Sebastian Junger, best known as the author of the huge bestseller, The Perfect Storm, has one of the spookiest family photos that one can imagine. In that 1963 photo, baby Sebastian and his mother are posing in celebration with the construction workers who have just completed a project at the Junger home. What makes that photo so unusual is the fact that one of those workers is none other than Albert DeSalvo, the man who was soon to confess to the Boston police to being the infamous Boston Strangler.
That photo and the family's exposure to Albert DeSalvo became part of the Junger family folklore and it is the jumping off point for Junger's A Death in Belmont. The death referred to in the book's title happened just one mile from the Junger home and, although it bore all the earmarks of a Boston Strangler murder, a jury ultimately decided that it was the work of a black man, Roy Smith, rather than being another Strangler murder. Belmont, in 1963, was an all-white Boston suburb in which violent crime was unheard of so the murder there of Bessie Goldberg was something which its residents found hard to believe.
Naturally, the Junger family's brush with murder remained a family topic of discussion for years to come, and Sebastian Junger grew up believing that an innocent black man had been convicted of a murder that had actually been one of the more than a dozen that were committed by Albert DeSalvo instead. Some 40 years after the Strangler murders, Junger decided to see if it would be possible to determine which of the men was responsible for the Goldberg murder and A Death in Belmont is the result of his efforts.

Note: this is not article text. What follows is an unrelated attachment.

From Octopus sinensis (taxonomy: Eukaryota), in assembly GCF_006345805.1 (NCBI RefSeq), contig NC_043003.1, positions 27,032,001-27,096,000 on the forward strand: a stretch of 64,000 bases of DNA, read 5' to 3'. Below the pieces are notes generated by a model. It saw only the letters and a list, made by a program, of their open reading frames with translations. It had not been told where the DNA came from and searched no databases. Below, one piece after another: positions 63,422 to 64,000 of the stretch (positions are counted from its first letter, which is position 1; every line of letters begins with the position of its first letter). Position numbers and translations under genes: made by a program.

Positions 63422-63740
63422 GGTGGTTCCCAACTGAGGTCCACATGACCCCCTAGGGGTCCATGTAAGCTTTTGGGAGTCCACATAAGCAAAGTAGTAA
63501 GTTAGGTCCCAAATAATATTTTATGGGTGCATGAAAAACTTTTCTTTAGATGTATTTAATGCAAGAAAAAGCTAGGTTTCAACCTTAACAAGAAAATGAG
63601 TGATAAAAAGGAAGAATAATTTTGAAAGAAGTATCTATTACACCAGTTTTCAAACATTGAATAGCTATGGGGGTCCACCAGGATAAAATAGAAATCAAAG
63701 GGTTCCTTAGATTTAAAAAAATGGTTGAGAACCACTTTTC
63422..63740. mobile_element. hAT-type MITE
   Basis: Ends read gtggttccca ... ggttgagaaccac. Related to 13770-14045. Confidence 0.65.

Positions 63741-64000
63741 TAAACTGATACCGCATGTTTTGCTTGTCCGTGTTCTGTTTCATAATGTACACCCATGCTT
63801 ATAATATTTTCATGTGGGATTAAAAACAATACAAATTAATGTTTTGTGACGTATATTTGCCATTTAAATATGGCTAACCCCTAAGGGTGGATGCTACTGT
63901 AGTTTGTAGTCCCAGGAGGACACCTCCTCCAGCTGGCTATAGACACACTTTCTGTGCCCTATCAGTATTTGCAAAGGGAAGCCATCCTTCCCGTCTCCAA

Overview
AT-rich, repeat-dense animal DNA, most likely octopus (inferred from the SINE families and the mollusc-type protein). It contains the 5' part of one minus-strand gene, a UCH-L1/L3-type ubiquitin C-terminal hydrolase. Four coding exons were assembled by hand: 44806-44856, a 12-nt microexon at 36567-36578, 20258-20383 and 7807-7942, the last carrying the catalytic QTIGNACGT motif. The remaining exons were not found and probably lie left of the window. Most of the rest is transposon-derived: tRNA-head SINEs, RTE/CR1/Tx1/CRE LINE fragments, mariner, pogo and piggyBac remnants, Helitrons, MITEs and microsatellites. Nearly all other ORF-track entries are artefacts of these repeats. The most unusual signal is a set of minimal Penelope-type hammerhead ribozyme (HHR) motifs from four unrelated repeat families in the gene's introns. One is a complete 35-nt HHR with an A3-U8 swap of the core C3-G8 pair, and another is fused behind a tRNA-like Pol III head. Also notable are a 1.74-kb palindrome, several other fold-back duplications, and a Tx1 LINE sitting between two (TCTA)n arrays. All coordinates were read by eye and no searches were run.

Junger managed to find and interview in detail most of the still living members of Roy Smith's family and the reader comes to know and understand Smith well enough to judge for himself whether or not Smith was capable of the type of crime suffered by Bessie Goldberg. And much of the book goes into all the possible motivations that Albert DeSalvo may have had for confessing to the Strangler murders, whether or not he was the actual killer. Because anticipation of Junger's ultimate conclusion as to which of the men killed Goldberg and whether or not DeSalvo was, in fact, the Boston Strangler, is part of the fun of reading this book, I am not going to note his conclusions here, however.
A Death in Belmont is an extremely well-researched book and Junger's style makes it read more like a novel at times than the non-fiction speculation that it is. I listened to the audio version of the book and was impressed with Kevin Conway, its reader, who did an amazing job on the various accents of the many voices quoted throughout the book. Conway was able to shift easily from the Boston accent of DeSalvo to the southern black accent of Roy Smith and his family and his talents added much to my appreciation of the book.
Rated at: 3.5